Two aircraft transacted in December, but three more entered inventory raising availability to 18 units, approximately 8% of the active fleet. The King Air 300 made this list primarily due to an Ask Price increase exceeding $219k that overrode a Maintenance Exposure increase exceeding $11k.
With few such models enrolled on engine HCMP, the King Air 300’s 54.8% ETP Ratio might require some sellers to accept a lower price than they’d like. However, even an ETP Ratio slightly above 40% should not be a serious impediment to mutually beneficial transactions, in view of the model’s fan base.
Bombardier Learjet 45XR
Three sales and one lease were completed in December, but with four additions to inventory the number of units for sale remained at 18, representing 8.8% of the active fleet.
The model’s ETP Ratio of 33.7% makes this aircraft readily marketable, especially if the asset’s engines are covered by HCMP. Whether the Ask Price increase can be supported remains to be seen.
The final model on this month’s ‘Most Improved’ list experienced no average Ask Price change in December, but a single transaction and two additions to inventory lowered the average Maintenance Exposure by more than $658k.
The 14 inventory units equate to 7.3% of the active fleet for sale. With an ETP Ratio of 31.5%, and with more than half of this fleet enrolled on engine HCMPs, sellers of HCMP-covered assets should experience less trouble securing an acceptable offer than the current 260 Days on Market would suggest.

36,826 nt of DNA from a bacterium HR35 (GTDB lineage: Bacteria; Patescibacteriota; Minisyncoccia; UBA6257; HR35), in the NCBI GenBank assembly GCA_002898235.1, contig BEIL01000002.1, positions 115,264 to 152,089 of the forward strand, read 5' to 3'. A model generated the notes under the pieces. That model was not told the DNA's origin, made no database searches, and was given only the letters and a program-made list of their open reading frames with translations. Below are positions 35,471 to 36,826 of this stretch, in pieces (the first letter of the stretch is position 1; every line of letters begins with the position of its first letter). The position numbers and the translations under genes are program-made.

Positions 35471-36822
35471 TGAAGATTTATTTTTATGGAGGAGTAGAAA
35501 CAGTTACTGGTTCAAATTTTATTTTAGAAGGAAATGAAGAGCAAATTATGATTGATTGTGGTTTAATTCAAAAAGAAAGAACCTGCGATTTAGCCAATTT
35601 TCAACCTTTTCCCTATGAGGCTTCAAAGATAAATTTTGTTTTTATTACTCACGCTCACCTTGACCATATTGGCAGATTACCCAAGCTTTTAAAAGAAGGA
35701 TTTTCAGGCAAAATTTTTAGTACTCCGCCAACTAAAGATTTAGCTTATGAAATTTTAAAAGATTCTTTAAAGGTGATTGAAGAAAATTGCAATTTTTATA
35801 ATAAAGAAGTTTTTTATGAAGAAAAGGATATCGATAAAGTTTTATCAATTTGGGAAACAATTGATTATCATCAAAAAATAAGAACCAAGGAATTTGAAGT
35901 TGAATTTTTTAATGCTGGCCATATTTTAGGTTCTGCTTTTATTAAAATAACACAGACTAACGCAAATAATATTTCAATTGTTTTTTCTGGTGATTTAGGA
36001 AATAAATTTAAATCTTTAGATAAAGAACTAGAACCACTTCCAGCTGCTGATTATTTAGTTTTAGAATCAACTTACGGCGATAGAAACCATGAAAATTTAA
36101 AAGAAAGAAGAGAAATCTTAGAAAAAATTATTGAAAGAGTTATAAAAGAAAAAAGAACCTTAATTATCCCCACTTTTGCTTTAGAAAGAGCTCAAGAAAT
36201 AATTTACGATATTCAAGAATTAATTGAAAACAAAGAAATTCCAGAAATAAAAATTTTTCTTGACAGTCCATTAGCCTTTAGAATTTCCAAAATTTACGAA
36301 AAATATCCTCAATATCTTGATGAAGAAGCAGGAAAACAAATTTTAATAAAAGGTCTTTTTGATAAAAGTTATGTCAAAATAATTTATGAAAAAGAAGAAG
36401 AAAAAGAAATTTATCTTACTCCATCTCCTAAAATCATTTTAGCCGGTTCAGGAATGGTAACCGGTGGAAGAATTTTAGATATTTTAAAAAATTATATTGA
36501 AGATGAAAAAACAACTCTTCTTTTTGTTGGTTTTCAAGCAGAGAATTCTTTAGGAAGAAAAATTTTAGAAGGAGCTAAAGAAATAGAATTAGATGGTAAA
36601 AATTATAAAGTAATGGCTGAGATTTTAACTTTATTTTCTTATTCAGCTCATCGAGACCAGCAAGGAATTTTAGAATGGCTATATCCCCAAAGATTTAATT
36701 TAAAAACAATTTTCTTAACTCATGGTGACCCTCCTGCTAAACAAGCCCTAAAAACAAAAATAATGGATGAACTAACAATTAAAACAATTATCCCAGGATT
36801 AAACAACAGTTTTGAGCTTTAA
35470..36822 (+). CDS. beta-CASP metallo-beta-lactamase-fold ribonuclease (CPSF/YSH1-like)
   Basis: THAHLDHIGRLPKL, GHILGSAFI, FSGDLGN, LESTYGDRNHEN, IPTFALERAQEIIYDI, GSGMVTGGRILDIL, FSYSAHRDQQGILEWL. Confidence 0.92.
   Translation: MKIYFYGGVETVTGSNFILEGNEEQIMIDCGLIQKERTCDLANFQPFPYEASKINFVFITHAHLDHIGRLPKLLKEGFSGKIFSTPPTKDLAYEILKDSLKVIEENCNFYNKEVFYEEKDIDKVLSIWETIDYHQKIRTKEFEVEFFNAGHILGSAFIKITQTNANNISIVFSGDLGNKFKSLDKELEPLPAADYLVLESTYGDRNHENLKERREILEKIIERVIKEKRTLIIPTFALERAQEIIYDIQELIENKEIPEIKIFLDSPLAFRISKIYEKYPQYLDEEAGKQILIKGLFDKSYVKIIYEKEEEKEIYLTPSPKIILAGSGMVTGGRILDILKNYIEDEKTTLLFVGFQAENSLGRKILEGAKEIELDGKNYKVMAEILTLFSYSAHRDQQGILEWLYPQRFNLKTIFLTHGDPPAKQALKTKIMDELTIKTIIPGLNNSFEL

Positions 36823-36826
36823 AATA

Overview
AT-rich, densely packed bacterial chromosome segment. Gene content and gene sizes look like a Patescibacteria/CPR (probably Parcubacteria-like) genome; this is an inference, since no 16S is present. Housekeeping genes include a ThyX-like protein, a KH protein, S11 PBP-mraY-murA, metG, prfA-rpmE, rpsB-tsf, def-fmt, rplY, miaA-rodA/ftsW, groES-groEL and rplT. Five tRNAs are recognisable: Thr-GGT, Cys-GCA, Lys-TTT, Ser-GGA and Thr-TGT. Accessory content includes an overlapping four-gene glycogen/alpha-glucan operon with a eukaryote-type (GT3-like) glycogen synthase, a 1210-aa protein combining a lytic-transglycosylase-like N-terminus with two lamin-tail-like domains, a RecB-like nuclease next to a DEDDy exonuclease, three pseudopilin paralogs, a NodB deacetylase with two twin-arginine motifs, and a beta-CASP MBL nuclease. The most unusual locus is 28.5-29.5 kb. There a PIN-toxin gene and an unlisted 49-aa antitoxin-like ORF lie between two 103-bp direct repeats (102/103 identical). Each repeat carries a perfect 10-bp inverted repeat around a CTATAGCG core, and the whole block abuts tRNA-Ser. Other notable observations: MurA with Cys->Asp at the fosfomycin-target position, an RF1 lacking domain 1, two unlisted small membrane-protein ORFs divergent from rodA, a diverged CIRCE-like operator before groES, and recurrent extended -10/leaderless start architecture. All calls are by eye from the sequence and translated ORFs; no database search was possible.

Most Deteriorated Models
Five of the six models on December’s ‘Most Deteriorated’ list registered a Maintenance Exposure increase, while the Dassault Falcon 50 posted a decrease. The Bombardier Learjet 55C posted no Ask Price change; the Challenger 601-3R Ask Price rose by $50,000; and the remaining models registered the following decreases:
- Dassault Falcon 50 -$185,909
- Cessna Citation ISP -$38,461
- Dassault Falcon 900EX -$316,667
- Bombardier Learjet 35A -$1,455
Bombardier Learjet 55C
December’s ‘Most Deteriorated’ model posted no transactions in December, and only two inventory aircraft remained after one of the ‘for sale’ units was withdrawn. The Learjet 55C’s Maintenance Exposure increase exceeded $189k that, along with no Ask Price change, earned the jet its position on this list.
This Learjet’s problem is two-fold: First, it’s an aging asset with limited market following. Second, with an ETP Ratio approaching 109%, buyer offers are unlikely to be appealing for sellers.
Dassault Falcon 50
The second ‘Most Deteriorated’ asset to make this list registered two transactions in December, two aircraft were withdrawn from inventory, three were added to the ‘for sale’ fleet, and the 30-unit availability equated to 15.7% of the active fleet.
The model earned its spot on this list through a Maintenance Exposure increase approaching $16k, along with an Ask Price decrease approaching $186k that combined to create an ETP Ratio approaching 126%.
Considering the aircraft’s age, the only surprise is the model’s relatively short remarketing period of approximately six months, which speaks to the aircraft’s operating capabilities that continue to create followers.
Bombardier Challenger 601-3R
Those of you following these monthly reviews may recall that this aircraft led all models on November’s ‘Most Improved’ list. How quickly an asset’s fortune changes as it approaches financial obsolescence.
One asset sold in December, but two more entered inventory and the six available units represented 9.8% of the active fleet. That statistic is not the problem. The 601-3R’s ETP Ratio of 125% (created by a Maintenance Exposure increase nearing $394k, and the fleet’s age) are this asset’s greatest challenges.
Cessna Citation ISP